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                  Crohn's Disease

                  Crohn's disease is one of the major forms of inflammatory bowel disease (IBD). It results in the chronic (long-lasting) inflammation of the lining of your gastrointestinal (digestive) tract. This inflammation most often causes abdominal pain and severe diarrhea. It can even lead to malnutrition and life-threatening complications.

                  Unlike ulcerative colitis, which affects only the colon, Crohn’s can cause inflammation in any part of the digestive tract —anywhere from your mouth to the very end of your intestines.

                  Crohn’s disease symptoms

                  Crohn’s affects each person differently. While abdominal symptoms are common, many patients will experience other, non-gastrointestinal symptoms. You should see your doctor if you experience any major changes with your bowel habits, or if you have any of the following signs and symptoms of Crohn’s:

                  • Diarrhea
                  • Abdominal pain and cramping
                  • Blood in your stool
                  • Rectal pain
                  • Reduced appetite and weight loss

                  Diagnosing Crohn’s disease at the Henry Ford IBD Center

                  Successful treatment of Crohn's disease first requires an accurate diagnosis. Your doctor will provide one or more tests, such as an endoscopy, colonoscopy, small bowel endoscopy, or small bowel imaging to pinpoint your inflammation and determine its severity. These tests will also help us rule out other conditions that have very similar symptoms and to evaluate whether you are at increased risk for developing colon cancer.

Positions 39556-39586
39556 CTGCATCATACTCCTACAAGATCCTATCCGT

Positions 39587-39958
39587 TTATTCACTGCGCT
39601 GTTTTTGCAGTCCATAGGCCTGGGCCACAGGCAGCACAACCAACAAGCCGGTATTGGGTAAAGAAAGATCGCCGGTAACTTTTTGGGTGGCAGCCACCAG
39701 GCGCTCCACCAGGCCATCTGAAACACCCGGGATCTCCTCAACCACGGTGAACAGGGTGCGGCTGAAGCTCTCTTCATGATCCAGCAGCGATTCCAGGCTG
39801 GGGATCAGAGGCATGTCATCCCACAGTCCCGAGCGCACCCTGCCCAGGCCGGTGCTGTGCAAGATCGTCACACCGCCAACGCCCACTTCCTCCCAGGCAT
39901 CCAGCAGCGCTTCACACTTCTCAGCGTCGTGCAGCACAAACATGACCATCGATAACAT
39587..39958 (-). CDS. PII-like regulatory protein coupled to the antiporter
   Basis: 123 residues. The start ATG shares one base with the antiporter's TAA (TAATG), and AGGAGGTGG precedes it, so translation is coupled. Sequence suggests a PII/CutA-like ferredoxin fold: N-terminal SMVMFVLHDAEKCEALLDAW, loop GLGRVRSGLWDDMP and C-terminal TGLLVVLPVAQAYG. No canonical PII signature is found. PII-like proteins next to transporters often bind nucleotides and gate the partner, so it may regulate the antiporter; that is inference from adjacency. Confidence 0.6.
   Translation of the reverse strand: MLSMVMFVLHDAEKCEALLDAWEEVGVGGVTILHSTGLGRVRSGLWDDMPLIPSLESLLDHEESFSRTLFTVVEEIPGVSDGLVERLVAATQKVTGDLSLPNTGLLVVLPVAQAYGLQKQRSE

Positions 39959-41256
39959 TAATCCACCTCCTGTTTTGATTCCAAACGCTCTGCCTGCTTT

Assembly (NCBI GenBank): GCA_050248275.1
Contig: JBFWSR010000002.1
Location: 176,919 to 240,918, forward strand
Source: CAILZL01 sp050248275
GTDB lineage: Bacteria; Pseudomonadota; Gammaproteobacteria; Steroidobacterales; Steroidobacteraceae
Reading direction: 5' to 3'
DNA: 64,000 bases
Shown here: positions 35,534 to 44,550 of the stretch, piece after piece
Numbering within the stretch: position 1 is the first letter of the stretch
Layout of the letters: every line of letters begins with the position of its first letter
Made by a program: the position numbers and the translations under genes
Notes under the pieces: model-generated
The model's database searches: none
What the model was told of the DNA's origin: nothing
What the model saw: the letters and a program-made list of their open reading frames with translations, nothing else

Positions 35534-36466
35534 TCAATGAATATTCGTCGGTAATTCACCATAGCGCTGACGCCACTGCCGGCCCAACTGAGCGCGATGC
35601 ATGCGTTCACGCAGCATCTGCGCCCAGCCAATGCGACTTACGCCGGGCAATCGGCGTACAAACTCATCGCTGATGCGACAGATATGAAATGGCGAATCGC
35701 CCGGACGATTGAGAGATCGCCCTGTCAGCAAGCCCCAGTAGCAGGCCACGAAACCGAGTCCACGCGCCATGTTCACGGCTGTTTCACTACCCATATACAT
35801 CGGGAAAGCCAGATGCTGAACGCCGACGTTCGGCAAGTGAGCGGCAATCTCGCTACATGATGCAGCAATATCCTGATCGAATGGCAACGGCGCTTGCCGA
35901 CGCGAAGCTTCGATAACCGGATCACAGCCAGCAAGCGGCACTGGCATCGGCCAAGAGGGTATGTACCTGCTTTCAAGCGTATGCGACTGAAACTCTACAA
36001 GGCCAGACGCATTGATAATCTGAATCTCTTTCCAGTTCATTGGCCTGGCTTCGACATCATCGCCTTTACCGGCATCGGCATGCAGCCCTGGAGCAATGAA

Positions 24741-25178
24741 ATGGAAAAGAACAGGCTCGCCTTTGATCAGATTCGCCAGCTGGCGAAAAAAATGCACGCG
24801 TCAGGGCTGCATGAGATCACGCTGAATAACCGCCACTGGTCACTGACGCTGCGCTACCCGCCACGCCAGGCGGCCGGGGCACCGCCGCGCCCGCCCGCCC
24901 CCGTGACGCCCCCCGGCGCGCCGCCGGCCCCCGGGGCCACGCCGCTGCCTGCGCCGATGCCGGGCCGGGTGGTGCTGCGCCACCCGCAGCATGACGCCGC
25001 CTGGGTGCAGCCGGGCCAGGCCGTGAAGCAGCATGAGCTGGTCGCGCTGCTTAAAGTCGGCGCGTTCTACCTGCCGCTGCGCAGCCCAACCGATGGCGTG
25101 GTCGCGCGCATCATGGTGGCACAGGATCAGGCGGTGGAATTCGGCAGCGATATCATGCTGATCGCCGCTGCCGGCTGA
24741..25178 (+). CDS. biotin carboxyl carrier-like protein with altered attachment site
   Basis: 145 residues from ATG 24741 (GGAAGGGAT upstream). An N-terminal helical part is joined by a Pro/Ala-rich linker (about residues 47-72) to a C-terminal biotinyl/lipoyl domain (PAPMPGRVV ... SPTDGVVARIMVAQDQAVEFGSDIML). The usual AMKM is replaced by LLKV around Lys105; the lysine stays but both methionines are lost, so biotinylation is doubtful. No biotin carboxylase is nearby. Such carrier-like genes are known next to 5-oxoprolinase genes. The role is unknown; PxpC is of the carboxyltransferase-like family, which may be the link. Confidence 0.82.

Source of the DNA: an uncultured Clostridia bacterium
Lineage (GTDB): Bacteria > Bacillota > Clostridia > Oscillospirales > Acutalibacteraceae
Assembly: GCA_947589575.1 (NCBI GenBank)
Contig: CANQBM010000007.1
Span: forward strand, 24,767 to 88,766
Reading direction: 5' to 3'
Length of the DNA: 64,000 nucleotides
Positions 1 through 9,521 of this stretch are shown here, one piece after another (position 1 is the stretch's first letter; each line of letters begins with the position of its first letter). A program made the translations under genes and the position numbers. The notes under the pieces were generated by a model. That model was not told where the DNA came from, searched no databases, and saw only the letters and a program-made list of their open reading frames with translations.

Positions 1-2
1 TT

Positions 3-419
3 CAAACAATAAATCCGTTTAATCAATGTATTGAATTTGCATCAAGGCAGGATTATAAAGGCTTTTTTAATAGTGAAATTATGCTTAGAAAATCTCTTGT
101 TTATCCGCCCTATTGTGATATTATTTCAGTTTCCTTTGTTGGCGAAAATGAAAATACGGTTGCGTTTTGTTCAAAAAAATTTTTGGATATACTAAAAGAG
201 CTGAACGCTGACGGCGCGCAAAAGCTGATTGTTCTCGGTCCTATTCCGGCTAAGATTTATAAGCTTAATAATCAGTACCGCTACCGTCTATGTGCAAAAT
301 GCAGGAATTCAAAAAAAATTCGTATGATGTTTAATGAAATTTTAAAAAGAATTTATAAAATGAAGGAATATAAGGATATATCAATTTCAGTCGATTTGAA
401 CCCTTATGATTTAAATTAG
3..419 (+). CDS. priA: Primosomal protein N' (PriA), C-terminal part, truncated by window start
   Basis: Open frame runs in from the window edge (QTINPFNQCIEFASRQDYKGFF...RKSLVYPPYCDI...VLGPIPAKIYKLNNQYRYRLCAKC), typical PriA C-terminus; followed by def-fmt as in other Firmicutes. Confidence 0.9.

Non-surgical treatment for Crohn’s disease

                  There's no known cure for Crohn’s disease, but therapies are available that can dramatically reduce your symptoms:

                  • Advanced medical therapies: There are several medications that have shown to reduce inflammation and allow bowel tissue to heal. The main medications for this disease are 5-aminosalicylate agents, steroids, immunomodulators, and biologic agents. Learn more about our research and clinical trials.
                  • Nutrition management: Our dedicated nutritionists will work with you to maintain a healthy diet that may improve your symptoms, replace lost nutrients and promote healing.
                  • Infusion Treatments: We offer on-site and after-hours administration of many medications used to treat IBD, including Entyvio, Remicade, Tysabri, Cimzia and Methotrexate.

                  Advanced surgical treatment for Crohn’s disease

                  If medications or other treatments you may have tried have not provided you with significant relief—or if precancerous cells have been detected in your colon—you and your doctor may decide that surgery is the next step in your treatment plan. Advanced surgical procedures for Crohn’s disease at Henry Ford include:

                  • Strictureplasty—opening up narrowed areas of the intestine
                  • Resection—removing damaged sections of the small or large bowel
                  • Colectomy or proctocolectomy—complete removal of the colon or the colon and rectum

                  Our surgeons specialize in these procedures and perform hundreds of them each year.

                  Take the next step
                  Let us help you schedule an appointment.

                  Schedule Appointment Online

                  ** Check with your insurance carrier for coverage limitations.

                  If you can't find a date/time that works for you please call the provider’s office. Not all appointment types at all locations are available online.

                  Henry Ford Health System is committed to ensuring our Deaf or hard-of-hearing patients and visitors have equal access to all services. We provide the appropriate auxiliary aids and services, including qualified sign language interpreters, TTYs and other assistive listening devices, at no cost. To request assistance, call 313-916-1896 or email CommunicationAccess@hfhs.org.

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